Mechanical Music Digest  Archives
You Are Not Logged In Login/Get New Account
Please Log In. Accounts are free!
Logged In users are granted additional features including a more current version of the Archives and a simplified process for submitting articles.
Home Archives Calendar Gallery Store Links Info
MMD > Archives > December 1999 > 1999.12.30 > 07Prev  Next


Cut Music Rolls With Laser Beam
By Craig Brougher

I have thought about cutting rolls by laser light too, from time to
time.  I am not familiar with laser properties as regards white paper
reflectance.  I don't know how much energy a white sheet of paper would
reflect, but this would probably vary according to the laser wave-
length.  It sounds like one of those situations where anything will
probably cut the paper, but the cost factor of certain lasers, the
lensing capability, and availability from surplus would determine which
one to use.

(I have heard of an idea to shoot down ICBM's with power lasers.  It
has always been a question with me why someone could not deflect laser
energy with a mirror coating over an ablative ceramic shield, or some
other reflecting scheme?)

In moving the beam, one suggestion was a table mount that would
physically move the laser and its cables.  That seems like it would
work, but it also seems to me that the work required to zip a laser
head back and forth at the speed required to cut a roll in less than a
few days' time, would finally take a toll.  The larger and heavier
something is, when moving quickly and stopping instantly, the less
precision you can make it, and the more work it takes to maintain it.

I have seen a nice light beam chart recorder that had a fixed light
source and the beam, being weightless, could traverse the sheet of paper
without inertia slowing it down, just by using a combination of
rotating mirror and cylindrical lens.  So you could either spin a
multi-sided first-surface mirror or a prism at a high rate of speed,
firing the laser according to the position of the mirror to make a hole
slot which can then be advanced and zapped again and again, or the
mirror could be incremented to send the light in steps across the page
row, and could stay in one position until the hole was fully burned.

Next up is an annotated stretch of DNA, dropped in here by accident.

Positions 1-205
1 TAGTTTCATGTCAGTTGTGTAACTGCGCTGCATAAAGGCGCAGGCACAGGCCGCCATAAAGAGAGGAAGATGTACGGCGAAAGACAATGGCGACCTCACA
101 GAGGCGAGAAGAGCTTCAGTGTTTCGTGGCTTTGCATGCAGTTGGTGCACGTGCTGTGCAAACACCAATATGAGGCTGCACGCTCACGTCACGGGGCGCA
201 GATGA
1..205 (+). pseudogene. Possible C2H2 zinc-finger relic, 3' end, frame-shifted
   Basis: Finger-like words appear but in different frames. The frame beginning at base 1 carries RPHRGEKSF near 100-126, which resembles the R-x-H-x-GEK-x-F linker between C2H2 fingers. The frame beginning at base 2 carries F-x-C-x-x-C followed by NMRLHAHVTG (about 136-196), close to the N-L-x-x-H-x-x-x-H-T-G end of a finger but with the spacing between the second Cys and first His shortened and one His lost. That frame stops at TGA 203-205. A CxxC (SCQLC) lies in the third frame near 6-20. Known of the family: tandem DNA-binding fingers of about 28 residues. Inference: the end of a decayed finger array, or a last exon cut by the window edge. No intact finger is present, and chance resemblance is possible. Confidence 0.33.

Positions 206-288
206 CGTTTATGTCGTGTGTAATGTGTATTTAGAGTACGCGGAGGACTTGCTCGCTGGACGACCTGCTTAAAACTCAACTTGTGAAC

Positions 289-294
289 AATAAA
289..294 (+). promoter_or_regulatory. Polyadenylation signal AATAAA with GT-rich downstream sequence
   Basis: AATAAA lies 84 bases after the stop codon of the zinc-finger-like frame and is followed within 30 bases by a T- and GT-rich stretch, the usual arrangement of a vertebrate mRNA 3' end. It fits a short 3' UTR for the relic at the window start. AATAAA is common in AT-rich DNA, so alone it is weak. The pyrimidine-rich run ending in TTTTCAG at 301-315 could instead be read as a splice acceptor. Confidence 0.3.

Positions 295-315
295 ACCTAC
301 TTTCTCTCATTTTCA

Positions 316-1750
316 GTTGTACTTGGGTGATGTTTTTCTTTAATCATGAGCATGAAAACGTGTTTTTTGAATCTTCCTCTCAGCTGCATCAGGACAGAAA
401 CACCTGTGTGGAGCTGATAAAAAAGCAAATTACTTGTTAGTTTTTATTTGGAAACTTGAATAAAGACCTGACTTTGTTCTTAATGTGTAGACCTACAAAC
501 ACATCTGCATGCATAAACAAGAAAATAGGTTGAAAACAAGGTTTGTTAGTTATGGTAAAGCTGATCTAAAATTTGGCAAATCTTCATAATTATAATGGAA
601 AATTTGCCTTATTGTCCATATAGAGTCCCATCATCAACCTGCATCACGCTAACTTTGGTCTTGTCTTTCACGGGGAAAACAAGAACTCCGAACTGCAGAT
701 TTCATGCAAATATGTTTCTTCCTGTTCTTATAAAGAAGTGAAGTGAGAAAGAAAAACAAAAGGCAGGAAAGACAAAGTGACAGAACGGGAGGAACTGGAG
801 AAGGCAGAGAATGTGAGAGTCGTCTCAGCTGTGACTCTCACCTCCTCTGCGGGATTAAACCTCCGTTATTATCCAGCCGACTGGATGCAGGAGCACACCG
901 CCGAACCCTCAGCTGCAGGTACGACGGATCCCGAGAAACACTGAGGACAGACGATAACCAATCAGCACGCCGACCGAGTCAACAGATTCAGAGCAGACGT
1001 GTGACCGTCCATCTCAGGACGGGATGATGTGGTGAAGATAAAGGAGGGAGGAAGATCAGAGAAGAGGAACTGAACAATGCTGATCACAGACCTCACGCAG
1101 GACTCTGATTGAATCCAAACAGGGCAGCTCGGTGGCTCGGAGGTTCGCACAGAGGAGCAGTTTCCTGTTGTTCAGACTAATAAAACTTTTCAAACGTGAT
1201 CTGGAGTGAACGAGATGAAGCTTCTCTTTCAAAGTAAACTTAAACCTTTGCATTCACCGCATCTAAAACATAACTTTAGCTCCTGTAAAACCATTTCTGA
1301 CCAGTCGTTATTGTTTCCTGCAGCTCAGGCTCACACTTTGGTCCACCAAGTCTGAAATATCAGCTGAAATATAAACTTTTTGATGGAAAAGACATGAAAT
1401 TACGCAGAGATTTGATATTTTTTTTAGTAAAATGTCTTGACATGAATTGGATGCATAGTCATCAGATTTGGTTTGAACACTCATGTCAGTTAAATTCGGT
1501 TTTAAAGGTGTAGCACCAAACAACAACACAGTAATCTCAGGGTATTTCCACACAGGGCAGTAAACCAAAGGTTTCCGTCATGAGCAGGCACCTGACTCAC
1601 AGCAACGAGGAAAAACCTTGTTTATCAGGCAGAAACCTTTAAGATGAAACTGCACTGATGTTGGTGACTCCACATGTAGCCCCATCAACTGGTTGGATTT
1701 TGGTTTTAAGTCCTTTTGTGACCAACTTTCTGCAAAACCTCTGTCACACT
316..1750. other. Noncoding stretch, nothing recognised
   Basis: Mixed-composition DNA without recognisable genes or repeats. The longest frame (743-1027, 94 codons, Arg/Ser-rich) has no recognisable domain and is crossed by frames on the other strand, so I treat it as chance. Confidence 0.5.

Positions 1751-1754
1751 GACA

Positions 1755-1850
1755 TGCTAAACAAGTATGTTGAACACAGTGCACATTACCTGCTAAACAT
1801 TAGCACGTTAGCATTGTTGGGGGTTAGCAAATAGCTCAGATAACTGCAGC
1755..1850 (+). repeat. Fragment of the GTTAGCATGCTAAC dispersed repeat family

A single sensor lensed to a Lucite rod (with protection) at the burn
line would tell the machine to advance as soon as it saw the light from
the raw laser beam.  So row advance would be armed by a clear signal
from the sensor.  To me, that's more sure than a simple timer, which
would ignore paper density changes and multiple sheet compression
variables.  You could automatically adjust the burn time required,
depending on the number of sheets and their weight and color.

In the case of a low-cost surplus laser from, say, Milligan and
Higgins, if possibly the cross-sectional area of the beam happens to
be a little too large, the light may not be intense enough to fully
vaporize the paper, so in that case, a crisscross cylindrical lens
system first or whatever is available from surplus (to focus the beam
to a very tiny speck of a point), and then maybe a vibrating gimbal
created with a speaker coil to keep the mirror system wobbling one axis
end of the incremental or rotating mirror might be used to move the
light up and down the same direction the roll runs, to "hog out" the
hole.  The movement could be guided to be circular, and the tiny point
beam might be made to "punch" holes.  If the beam is condensed enough,
even a very weak laser should cut the paper, given the right "color."
But the "punchings" might have to be sucked up out of the paper with a
vacuum, if the tolerance was in the microns.

The particular chart recorder that had a similar mechanism was able to
record audio frequencies accurately and give you a hard copy on light
sensitive paper, because the degree of motion of the mirror assembly
was so very light and small (like a speaker, itself).  I don't see any
problem doing the same thing with a laser!  By the way, those chart
recorders used 11-1/4" wide paper too, if I recall, and the line, I
believe, was burned at the point of contact of the cylindrical lens
with the paper.  The laser wouldn't require that, being coherent light.

Craig Brougher


(Message sent Thu 30 Dec 1999, 18:41:01 GMT, from time zone GMT-0600.)

Key Words in Subject:  Beam, Cut, Laser, Music, Rolls

Home    Archives    Calendar    Gallery    Store    Links    Info   


Enter text below to search the MMD Website with Google



CONTACT FORM: Click HERE to write to the editor, or to post a message about Mechanical Musical Instruments to the MMD

Unless otherwise noted, all opinions are those of the individual authors and may not represent those of the editors. Compilation copyright 1995-2020 by Jody Kravitz.

Please read our Republication Policy before copying information from or creating links to this web site.

Click HERE to contact the webmaster regarding problems with the website.

Please support publication of the MMD by donating online

Pay via PayPal

No PayPal account required

                                     
Translate This Page

. .